production of microtaskers (or “Turkers”), the offshore labor production of hardware assemblers; by the shipping routes that routinely trace the colonial scheme; by the waste around smelters and refiners erasing life all around; by the care workforce that shoulders all this productive weight. In sum, by a convergence of powers entwined in the project of massive extraction, growth, and control.

To continue with the urge for a denser and more complex technopolitical imagination, those global chains of care need to be scrolled up and down, sideways, and underneath. Scroll the chains away from the userized nonlife flows hidden by Amazon. Scroll the chains through to show their damage. Scroll the chains along to tilt forces and erase GAFAM & Co.’s efficient machinery. Scroll off the chains, and partially repair them through other computational geometries of relation.

Our chapter, titled "Tilt the Scroll to Repair: Efficient Inhuman Workforce at Global Chains of Care" and co-written with artist-researcher Joana Moll, is finally out in the volume titled "Digital Work in the Planetary Market", edited by Mark Graham and Fabian Ferrari and published by MIT Press (2022) under fully open conditions:


& accessible in different formats (pdf, html5, epub or order paper copies) right here --> https://www.idrc.ca/en/book/digital-work-planetary-market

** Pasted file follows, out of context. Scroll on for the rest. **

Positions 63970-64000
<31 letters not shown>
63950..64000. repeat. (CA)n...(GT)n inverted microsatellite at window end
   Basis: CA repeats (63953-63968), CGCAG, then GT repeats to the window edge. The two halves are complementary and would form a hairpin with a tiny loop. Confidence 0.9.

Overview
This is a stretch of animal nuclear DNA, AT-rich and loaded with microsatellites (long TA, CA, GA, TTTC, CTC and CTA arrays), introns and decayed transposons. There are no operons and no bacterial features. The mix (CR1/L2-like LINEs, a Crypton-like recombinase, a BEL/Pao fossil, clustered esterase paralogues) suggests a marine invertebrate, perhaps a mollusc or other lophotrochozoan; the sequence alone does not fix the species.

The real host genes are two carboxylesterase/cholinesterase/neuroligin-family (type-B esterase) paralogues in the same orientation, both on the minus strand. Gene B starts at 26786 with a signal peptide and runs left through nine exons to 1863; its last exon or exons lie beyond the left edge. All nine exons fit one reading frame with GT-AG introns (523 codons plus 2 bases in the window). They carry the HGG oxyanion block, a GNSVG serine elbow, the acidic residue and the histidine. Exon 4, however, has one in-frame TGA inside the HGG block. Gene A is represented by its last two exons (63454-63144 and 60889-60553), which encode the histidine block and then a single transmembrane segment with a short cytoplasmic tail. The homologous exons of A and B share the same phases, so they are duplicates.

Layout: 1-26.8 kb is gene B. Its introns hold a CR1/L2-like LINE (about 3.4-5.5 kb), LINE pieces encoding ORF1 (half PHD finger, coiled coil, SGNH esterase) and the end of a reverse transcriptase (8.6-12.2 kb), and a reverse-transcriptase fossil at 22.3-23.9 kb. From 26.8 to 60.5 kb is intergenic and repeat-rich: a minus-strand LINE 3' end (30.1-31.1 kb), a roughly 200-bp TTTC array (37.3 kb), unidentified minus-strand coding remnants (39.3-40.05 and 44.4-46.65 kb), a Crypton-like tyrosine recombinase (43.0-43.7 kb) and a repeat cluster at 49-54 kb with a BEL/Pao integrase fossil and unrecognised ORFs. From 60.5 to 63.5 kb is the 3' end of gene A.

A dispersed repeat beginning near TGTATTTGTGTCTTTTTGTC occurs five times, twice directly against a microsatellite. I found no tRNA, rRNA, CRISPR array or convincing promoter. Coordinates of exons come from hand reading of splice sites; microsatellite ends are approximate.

Understanding the embedded and disembedded, material and immaterial, territorialized and deterritorialized natures of digital work. Many jobs today can be done from anywhere. Digital technology and widespread internet connectivity allow almost anyone, anywhere, to connect to anyone else to communicate and exchange files, data, video, and audio. In other words, work can be deterritorialized at a planetary scale. This book examines the implications for both work and workers when work is commodified and traded beyond local labor markets. Going beyond the usual “world is flat” globalization discourse, contributors look at both the transformation of work itself and the wider systems, networks, and processes that enable digital work in a planetary market, offering both empirical and theoretical perspectives.

The contributors—leading scholars and experts from a range of disciplines—touch on a variety of issues, including content moderation, autonomous vehicles, and voice assistants. They first look at the new experience of work, finding that, despite its planetary connections, labor remains geographically sticky and embedded in distinct contexts. They go on to consider how planetary networks of work can be mapped and problematized, discuss the productive multiplicity and interdisciplinarity of thinking about digital work and its networks, and, finally, imagine how planetary work could be regulated.


Sana Ahmad, Payal Arora, Janine Berg, Antonio A. Casilli, Julie Chen, Christina Colclough, Fabian Ferrari, Mark Graham, Andreas Hackl, Matthew Hockenberry, Hannah Johnston, Martin Krzywdzinski, Johan Lindquist, Joana Moll, Brett Neilson, Usha Raman, Jara Rocha, Jathan Sadowski, Florian A. Schmidt, Cheryll Ruth Soriano, Nick Srnicek, James Steinhoff, Jara Rocha, JS Tan, Paola Tubaro, Moira Weigel, Lin Zhang